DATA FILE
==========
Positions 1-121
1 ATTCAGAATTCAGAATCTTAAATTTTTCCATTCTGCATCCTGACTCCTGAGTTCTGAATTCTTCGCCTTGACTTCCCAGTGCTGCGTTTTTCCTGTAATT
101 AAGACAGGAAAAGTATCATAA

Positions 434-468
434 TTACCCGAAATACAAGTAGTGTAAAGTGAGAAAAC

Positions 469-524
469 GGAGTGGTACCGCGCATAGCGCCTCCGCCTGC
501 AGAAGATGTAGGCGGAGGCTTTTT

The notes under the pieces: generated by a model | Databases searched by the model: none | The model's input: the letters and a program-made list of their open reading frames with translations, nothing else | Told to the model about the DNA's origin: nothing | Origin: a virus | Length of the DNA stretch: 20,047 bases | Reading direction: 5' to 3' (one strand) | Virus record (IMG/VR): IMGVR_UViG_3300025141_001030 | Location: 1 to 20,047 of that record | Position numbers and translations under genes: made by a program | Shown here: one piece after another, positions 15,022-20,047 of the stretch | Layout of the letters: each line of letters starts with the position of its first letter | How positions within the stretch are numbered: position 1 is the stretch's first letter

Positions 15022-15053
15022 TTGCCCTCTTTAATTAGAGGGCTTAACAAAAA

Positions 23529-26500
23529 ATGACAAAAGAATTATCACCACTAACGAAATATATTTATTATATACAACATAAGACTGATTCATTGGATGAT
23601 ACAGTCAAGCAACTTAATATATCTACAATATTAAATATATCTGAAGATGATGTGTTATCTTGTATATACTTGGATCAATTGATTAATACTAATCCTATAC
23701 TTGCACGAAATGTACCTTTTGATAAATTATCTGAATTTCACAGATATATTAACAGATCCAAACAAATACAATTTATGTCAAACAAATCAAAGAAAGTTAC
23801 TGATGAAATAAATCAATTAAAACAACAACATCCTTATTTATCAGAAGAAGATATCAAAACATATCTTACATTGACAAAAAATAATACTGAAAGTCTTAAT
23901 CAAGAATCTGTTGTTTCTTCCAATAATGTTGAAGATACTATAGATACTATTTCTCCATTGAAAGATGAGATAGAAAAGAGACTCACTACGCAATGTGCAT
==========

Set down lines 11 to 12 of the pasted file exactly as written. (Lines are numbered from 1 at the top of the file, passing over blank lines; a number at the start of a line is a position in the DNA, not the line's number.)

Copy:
15022 TTGCCCTCTTTAATTAGAGGGCTTAACAAAAA

Positions 23529-26500